Veto Rights: When the Investor doesn't like what the Company is doing.

Nimrod Vromen, Partner at Yigal Arnon & Co. | Reading Time: 5 min.
The origin of the word "veto" is in Latin, meaning "I forbid". Every so often the word seeps into day-to-day conversion - "I'm vetoing on this", or in other words, "I decide and I am forbidding you to take this action".

 Such are the veto rights granted to investors infusing Startups with capital. These veto rights are comprised of a finite list of decisions and actions in which the applicable right-holders can intervene unilaterally to prevent.

Veto rights, by definition, are utilized only in situations of disagreement, and therefore many entrepreneurs have a negative experience in relation to them. They may be perceived as an overbearing and aggressive tool and often turn into an especially painful point in negotiations surrounding an investment.  

The topic is loaded to the point where investors often camouflage the term "veto right" with various laundered descriptions such as "minority rights", "protective provisions", and more.

Veto rights arise primarily in connection with strategic decisions for the company or decisions with the potential to change the investor's status. The list of decisions which may become subject to veto rights may be divided into three categories:

 The first category is the least controversial - decisions to basic protections for the investor on the financial value of his investment.

 For example: A decision to liquidate the company (what if the investor wants the company to continue to exist?); a decision regarding an interested-party transaction - so that the investor will be capable of preventing a situation where the founders exploit their majority in order to funnel the money and resources of the company to themselves or their relatives. Sometimes veto rights allow the investor to prevent an exit in which the investor would not even make back her/his investment or a basic multiplier of the original investment.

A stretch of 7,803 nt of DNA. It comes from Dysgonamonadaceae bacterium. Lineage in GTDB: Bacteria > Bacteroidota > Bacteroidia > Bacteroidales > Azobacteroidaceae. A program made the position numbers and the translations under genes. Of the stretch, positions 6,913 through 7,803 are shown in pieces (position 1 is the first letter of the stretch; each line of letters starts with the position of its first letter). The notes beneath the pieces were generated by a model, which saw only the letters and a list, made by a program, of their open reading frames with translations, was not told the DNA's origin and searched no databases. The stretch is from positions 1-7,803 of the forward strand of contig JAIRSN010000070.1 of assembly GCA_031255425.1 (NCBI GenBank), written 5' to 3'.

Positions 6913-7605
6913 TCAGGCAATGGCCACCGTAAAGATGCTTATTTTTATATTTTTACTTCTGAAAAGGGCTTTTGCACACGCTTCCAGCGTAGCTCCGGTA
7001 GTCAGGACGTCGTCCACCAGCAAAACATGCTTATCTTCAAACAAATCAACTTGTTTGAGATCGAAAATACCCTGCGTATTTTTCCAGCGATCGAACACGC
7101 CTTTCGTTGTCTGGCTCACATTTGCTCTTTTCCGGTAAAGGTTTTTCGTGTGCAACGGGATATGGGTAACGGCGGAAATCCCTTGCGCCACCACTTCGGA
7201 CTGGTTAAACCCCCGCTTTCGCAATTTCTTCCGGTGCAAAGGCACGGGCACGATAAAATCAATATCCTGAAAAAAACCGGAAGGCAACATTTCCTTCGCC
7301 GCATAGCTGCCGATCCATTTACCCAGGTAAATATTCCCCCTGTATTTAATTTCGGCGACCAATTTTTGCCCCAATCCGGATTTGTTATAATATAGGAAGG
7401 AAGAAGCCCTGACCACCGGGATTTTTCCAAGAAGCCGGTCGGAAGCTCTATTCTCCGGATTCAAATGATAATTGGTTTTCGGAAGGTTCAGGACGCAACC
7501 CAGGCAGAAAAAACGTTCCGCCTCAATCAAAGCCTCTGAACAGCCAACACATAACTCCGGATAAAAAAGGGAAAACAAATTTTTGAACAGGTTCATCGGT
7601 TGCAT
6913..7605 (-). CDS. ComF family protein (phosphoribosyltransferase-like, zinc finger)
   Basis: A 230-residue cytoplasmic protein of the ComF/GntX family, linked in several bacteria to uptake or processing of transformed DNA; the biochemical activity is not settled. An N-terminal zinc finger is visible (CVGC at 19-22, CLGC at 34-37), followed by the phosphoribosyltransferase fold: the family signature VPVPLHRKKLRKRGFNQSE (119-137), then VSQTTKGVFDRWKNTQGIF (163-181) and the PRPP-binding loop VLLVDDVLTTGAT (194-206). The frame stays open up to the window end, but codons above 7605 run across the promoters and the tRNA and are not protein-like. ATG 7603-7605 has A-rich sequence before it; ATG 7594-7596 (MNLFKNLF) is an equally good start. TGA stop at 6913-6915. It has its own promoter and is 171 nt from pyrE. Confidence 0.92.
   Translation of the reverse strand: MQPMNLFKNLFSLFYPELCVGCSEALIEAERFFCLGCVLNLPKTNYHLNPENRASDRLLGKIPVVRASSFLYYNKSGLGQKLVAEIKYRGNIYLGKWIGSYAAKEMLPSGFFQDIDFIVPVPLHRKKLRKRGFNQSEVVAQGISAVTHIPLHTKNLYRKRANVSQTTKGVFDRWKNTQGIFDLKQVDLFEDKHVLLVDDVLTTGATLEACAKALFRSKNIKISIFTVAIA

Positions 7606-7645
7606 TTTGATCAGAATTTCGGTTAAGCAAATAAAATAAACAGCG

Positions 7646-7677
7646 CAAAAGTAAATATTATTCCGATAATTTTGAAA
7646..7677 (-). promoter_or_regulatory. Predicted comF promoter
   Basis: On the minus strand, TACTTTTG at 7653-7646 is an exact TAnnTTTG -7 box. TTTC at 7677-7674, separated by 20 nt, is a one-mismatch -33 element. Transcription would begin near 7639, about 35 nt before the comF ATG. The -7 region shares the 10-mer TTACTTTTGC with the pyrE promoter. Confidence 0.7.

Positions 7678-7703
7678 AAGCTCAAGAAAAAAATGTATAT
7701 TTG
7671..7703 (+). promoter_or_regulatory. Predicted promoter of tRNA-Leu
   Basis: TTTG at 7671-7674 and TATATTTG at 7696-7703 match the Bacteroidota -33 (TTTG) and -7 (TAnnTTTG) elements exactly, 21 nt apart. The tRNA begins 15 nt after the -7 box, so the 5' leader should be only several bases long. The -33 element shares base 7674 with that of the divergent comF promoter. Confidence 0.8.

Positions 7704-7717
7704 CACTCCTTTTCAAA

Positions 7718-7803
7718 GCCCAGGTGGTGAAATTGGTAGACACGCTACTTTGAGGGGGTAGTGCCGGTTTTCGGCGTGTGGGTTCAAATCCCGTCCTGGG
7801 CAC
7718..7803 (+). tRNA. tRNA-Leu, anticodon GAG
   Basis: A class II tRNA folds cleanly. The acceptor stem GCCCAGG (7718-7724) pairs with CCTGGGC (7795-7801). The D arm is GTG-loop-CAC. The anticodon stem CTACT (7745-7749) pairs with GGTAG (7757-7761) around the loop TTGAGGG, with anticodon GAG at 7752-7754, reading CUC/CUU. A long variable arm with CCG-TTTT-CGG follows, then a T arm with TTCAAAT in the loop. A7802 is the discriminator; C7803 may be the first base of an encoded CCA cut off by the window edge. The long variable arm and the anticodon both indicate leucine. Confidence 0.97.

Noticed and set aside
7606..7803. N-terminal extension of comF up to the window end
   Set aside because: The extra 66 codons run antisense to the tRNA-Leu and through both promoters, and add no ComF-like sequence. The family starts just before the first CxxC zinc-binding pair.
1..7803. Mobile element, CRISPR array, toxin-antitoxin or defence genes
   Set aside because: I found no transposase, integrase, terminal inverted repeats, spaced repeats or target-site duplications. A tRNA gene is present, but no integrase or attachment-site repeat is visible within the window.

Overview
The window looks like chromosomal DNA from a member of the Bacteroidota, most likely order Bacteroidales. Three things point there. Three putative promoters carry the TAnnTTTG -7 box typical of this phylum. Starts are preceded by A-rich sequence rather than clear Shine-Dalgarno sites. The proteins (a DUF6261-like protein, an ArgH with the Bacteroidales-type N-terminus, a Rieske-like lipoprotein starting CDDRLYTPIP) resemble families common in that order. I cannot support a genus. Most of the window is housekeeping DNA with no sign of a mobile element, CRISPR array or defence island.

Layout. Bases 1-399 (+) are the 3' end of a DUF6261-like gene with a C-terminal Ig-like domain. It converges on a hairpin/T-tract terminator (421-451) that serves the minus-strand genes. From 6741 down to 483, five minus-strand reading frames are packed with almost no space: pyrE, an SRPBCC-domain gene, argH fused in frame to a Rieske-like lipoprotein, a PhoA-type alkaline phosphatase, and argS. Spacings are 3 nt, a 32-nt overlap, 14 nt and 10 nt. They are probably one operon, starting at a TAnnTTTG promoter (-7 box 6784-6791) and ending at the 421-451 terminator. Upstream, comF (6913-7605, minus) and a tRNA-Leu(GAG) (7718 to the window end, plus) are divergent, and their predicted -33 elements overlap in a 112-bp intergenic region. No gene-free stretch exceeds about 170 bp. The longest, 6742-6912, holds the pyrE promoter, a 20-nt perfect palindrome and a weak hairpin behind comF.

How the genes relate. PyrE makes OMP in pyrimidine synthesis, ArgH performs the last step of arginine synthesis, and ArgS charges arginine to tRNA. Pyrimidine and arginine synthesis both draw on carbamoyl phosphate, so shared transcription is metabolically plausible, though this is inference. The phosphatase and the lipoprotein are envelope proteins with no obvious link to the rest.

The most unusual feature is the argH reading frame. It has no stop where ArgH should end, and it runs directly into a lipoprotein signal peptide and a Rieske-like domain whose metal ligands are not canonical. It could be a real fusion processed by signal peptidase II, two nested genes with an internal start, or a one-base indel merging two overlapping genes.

The second category is made up of decisions which allow the investor to interfere more in the day-to-day management of the company. Veteran entrepreneurs with management experience are quick to reject this category of decisions, behind they touch on who the company can hire, taking on obligations of the company, approving a budget or deviating from that budget.

The third category is the most interesting. This is a list of decisions, all of which lead to one thing - the ability of the investor to block a future round of financing. In this category can be found, for example, a veto right on amending the Articles of Association, a veto right on increasing the size of the Board of Directors, a veto right on increasing the number of shares reserved for grant as options, or simply a veto right on any issuance of new securities - all things which occur at a financing. Here, one must first come to a consensus with the investor on the principle itself - can the investor prevent a round of financing. Sometimes a middle ground is found, allowing the investor to block a round of financing under bad terms (what constitutes "bad terms" is also, of course, subject to negotiation).

 In negotiating veto rights, its important to emphasize from whom permission must be requested: a director appointed by the VC who is subject to duties of trust and caution towards all interested parties in the company, and therefore will not always be able to able to solely take into account the interests of the investor. If the investor is one of many, for example, it begs the question as to whether a special majority of the class of shares held by the investors, and in such case the veto right is transferred along with the shares if they are sold.   

 The forgoing is general knowledge and does not constitute legal advice.

Nimrod Vromen is a Partner at Yigal Arnon & Co. with 10 years of experience in representing Startups, and is CEO of YTech Runway Ltd.

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